Santa Fe Public Schools face red tape for armed officers

By Robert Nott | The New Mexican  –

Updated 

The leaders of Santa Fe Public Schools have a lot of paperwork to do before they can put armed resource officers on campuses, an attorney hired by the district said Monday.

Lawyer Geno Zamora said the school board has to set policies that meet recent mandates on who can carry guns on school property. The mandates are set by the New Mexico Public School Insurance Authority, which represents most of the state’s school districts in purchasing risk insurance.

 

The authority says districts must create language concerning school resource officers — police officers assigned to campuses — to ensure they are properly trained, know where their firearms are at all times and report to the proper authorities in the case of an active shooter or other incident.

“No district has adopted policies that reflect that mandate,” Zamora said, following a presentation to an assembly of about 30 people on the legal challenges of allowing anyone — police officers, security guards, educators, parents, volunteers or students — to bring a firearm onto a school campus.

 

The district hired Zamora, who previously worked for the district, as a contractor to make the presentation and clear up legal questions regarding the issue. Zamora is now acting Santa Fe city attorney.

 

It’s a complicated issue to explain, thanks to sometimes contradictory laws and vague legal guidelines. For example, while federal and New Mexico state law prohibits the carrying of firearms on school campuses — with some exceptions — those policies don’t totally align with one another. And school board policies, in turn, often don’t even address the issue, Zamora said.

 

For example, he said, there is currently no Santa Fe board policy specifically prohibiting an employee from bringing a gun on campus. And no one is thinking about the repercussions of guns being misplaced, lost, stolen or inadvertently discharged, even if they are carried by licensed professionals, he said.

 

The bureaucratic tangle of red tape, which could take some time to sort out, could further stymie the district’s efforts to have three armed resources officers in place by the start of the next school year in August.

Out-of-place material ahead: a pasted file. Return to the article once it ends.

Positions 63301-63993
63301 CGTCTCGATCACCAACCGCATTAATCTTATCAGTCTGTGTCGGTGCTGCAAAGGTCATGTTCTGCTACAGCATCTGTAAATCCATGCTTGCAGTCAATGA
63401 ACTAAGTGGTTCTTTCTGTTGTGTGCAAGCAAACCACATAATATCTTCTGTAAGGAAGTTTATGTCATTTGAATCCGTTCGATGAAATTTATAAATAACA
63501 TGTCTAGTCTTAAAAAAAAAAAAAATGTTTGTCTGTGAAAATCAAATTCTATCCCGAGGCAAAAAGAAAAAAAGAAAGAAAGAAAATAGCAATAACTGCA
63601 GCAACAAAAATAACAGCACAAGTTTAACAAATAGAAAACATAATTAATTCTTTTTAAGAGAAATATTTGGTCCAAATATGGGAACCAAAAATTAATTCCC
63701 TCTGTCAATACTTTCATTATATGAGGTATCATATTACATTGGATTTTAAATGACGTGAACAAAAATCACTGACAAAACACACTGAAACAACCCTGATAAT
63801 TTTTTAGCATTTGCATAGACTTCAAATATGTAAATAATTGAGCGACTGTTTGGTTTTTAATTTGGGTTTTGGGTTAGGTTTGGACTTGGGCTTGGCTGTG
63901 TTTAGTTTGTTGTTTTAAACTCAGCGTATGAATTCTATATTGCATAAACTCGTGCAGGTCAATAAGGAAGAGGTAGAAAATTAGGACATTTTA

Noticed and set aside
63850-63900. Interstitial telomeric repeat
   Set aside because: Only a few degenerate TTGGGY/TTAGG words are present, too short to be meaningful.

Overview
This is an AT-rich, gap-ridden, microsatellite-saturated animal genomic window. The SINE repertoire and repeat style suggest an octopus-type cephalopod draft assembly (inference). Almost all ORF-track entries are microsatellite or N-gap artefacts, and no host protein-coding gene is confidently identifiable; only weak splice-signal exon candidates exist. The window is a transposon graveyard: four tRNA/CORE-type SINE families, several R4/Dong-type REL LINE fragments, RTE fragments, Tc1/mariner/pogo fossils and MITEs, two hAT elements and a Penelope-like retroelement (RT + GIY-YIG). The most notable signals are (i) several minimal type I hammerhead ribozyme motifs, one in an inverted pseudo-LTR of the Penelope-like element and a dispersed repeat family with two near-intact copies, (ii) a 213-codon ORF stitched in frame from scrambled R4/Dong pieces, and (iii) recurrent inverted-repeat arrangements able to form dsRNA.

District leaders first discussed that plan following the Feb. 14 shooting at a Parkland, Fla., high school that took the lives of 17 students and staff. That massacre prompted student-led protests around the country, with youth activists demanding that political leaders do something to keep them safe in school.

 

Schools Superintendent Veronica García announced last week that fulfilling the plan for armed resource officers was unlikely because Mayor Alan Webber told her that the city does not have enough police. And without the city anteing up half of the estimated $200,000 to fund three officers, the district would be hard pressed to go forward with the idea, she said.

 

But school board member Steve Carrillo, who attended Monday night’s meeting at the district’s B.F. Young Administrative Building, said he is not giving up on the plan.

“If we want it, we’ll find a way to get it,” he told the assembly, which included a handful of high school students. “The mayor wouldn’t say no if this is something our kids would like. The city could pay the whole thing if they wanted to.”

García said she has heard from a number of constituents who have expressed differing views on the issue. Some want armed guards. Some want armed teachers. Others do not want more guns on any campus, regardless of who is carrying them.

“Putting guns in schools is not a good idea,” one man told García on Monday.

 

But Santa Fe High School junior Wylee Oellien, who was sitting near the man, said having an armed officer on campus “would make me feel much safer.” He said two shooting threats at his campus last year, as well as an on-campus stabbing this month, “scares me a bit.”

 

The conflicting views speak to the confusion and concern many feel about how to best address the issue of gun violence. Some at Monday’s meeting said the real problem is a lack of gun control laws. Others said the district must do more to screen and help students who may have emotional and mental health problems.

 

Both García and Carrillo said the district is trying to do more to address those challenges. “But it’s all about money,” Carillo said.

 

The district plans to discuss its budget priorities and challenges, and continue the discussion on armed resource officers at a study session scheduled for 5 p.m. Tuesday, April 24, at the district’s Educational Services Center on Alta Vista Street.

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